Iconary: A Pictionary-Based Game for Testing Multimodal Communication with Drawings and Text
Christopher Clark | Jordi Salvador | Dustin Schwenk | Derrick Bonafilia | Mark Yatskar | Eric Kolve | Alvaro Herrasti | Jonghyun Choi | Sachin Mehta | Sam Skjonsberg | Carissa Schoenick | Aaron Sarnat | Hannaneh Hajishirzi | Aniruddha Kembhavi | Oren Etzioni | Ali Farhadi
Proceedings of the 2021 Conference on Empirical Methods in Natural Language Processing
Communicating with humans is challenging for AIs because it requires a shared understanding of the world, complex semantics (e.g., metaphors or analogies), and at times multi-modal gestures (e.g., pointing with a finger, or an arrow in a diagram). We investigate these challenges in the context of Iconary, a collaborative game of drawing and guessing based on Pictionary, that poses a novel challenge for the research community. In Iconary, a Guesser tries to identify a phrase that a Drawer is drawing by composing icons, and the Drawer iteratively revises the drawing to help the Guesser in response. This back-and-forth often uses canonical scenes, visual metaphor, or icon compositions to express challenging words, making it an ideal test for mixing language and visual/symbolic communication in AI. We propose models to play Iconary and train them on over 55,000 games between human players. Our models are skillful players and are able to employ world knowledge in language models to play with words unseen during training.
SUPP.AI: finding evidence for supplement-drug interactions
Lucy Lu Wang | Oyvind Tafjord | Arman Cohan | Sarthak Jain | Sam Skjonsberg | Carissa Schoenick | Nick Botner | Waleed Ammar
Proceedings of the 58th Annual Meeting of the Association for Computational Linguistics: System Demonstrations
Dietary supplements are used by a large portion of the population, but information on their pharmacologic interactions is incomplete. To address this challenge, we present SUPP.AI, an application for browsing evidence of supplement-drug interactions (SDIs) extracted from the biomedical literature. We train a model to automatically extract supplement information and identify such interactions from the scientific literature. To address the lack of labeled data for SDI identification, we use labels of the closely related task of identifying drug-drug interactions (DDIs) for supervision. We fine-tune the contextualized word representations of the RoBERTa language model using labeled DDI data, and apply the fine-tuned model to identify supplement interactions. We extract 195k evidence sentences from 22M articles (P=0.82, R=0.58, F1=0.68) for 60k interactions. We create the SUPP.AI application for users to search evidence sentences extracted by our model. SUPP.AI is an attempt to close the information gap on dietary supplements by making up-to-date evidence on SDIs more discoverable for researchers, clinicians, and consumers. An informational video on how to use SUPP.AI is available at: https://youtu.be/dR0ucKdORwc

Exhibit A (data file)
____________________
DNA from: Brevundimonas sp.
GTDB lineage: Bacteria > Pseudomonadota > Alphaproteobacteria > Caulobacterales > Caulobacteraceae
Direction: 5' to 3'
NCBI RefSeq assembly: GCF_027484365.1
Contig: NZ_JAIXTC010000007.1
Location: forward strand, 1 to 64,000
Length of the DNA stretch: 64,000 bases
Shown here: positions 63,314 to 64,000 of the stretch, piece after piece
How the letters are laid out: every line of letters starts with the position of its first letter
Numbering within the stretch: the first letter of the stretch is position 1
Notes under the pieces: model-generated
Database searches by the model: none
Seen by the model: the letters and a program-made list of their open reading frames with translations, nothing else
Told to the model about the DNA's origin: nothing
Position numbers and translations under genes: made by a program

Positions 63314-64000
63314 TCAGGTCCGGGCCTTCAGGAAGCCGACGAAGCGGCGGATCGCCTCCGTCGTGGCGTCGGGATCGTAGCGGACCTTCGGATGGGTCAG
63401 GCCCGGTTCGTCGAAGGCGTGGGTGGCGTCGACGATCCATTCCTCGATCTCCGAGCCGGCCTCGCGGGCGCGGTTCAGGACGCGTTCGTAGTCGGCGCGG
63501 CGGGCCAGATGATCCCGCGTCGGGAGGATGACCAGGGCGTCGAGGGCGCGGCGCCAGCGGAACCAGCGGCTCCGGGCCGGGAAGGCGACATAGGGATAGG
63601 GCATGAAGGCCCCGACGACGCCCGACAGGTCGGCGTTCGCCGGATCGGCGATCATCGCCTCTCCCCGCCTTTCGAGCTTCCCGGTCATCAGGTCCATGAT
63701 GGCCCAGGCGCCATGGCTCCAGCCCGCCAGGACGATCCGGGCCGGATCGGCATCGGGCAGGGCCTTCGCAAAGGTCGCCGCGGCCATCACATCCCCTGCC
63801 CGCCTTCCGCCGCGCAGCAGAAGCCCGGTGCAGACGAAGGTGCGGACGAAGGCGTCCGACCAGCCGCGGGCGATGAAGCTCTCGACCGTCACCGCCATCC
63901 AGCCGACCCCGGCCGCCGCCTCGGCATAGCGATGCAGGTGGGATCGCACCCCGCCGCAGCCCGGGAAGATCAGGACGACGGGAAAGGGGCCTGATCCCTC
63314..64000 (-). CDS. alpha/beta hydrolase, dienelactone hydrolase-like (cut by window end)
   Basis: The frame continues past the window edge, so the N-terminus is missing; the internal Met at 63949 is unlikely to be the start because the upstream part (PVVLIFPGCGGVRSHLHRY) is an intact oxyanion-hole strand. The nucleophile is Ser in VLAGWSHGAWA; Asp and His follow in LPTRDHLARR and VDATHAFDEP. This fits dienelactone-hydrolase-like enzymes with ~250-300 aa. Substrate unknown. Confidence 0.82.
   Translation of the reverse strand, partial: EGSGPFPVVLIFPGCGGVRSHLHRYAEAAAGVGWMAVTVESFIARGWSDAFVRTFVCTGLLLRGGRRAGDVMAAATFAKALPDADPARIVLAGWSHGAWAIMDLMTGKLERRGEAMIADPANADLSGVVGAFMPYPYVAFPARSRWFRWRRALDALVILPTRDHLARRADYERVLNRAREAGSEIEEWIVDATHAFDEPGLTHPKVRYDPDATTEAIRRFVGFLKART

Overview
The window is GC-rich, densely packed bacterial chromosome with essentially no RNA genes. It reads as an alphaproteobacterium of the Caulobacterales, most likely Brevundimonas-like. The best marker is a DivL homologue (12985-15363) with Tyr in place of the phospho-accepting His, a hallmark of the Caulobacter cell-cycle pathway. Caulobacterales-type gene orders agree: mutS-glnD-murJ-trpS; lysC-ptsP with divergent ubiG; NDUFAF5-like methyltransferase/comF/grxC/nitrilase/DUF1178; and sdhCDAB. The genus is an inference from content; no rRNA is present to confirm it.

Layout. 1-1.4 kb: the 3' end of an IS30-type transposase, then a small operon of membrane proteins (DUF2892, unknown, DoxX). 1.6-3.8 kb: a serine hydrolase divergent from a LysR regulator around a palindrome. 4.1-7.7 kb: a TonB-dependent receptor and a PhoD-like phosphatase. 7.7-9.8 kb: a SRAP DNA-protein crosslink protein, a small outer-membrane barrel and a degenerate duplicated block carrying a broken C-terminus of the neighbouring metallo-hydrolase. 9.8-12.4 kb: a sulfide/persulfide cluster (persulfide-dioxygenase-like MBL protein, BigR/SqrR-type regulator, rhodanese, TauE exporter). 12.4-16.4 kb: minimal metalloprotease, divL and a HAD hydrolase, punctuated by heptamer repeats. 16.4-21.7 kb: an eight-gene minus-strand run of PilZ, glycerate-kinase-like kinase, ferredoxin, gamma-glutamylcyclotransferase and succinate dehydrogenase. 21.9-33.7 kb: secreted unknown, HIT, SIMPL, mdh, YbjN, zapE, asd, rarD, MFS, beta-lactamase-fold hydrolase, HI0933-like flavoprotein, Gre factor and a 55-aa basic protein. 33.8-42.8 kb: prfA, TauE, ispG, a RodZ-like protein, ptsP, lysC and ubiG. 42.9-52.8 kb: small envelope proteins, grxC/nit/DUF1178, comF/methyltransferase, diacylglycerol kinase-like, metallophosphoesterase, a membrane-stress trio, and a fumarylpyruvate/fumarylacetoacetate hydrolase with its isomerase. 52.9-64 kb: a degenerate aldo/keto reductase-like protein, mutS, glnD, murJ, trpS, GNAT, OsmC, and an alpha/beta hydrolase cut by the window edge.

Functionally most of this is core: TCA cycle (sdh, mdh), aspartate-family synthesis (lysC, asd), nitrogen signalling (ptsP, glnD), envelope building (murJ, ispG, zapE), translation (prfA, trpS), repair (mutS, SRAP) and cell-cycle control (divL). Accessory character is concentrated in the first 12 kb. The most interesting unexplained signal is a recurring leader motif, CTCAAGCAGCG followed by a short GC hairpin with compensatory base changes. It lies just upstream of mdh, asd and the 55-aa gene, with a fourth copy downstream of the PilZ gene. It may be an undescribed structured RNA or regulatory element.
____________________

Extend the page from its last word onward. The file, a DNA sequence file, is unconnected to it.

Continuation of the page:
- Sam Skjonsberg 2
- Christopher Clark 1
- Jordi Salvador 1
- Dustin Schwenk 1
- Derrick Bonafilia 1
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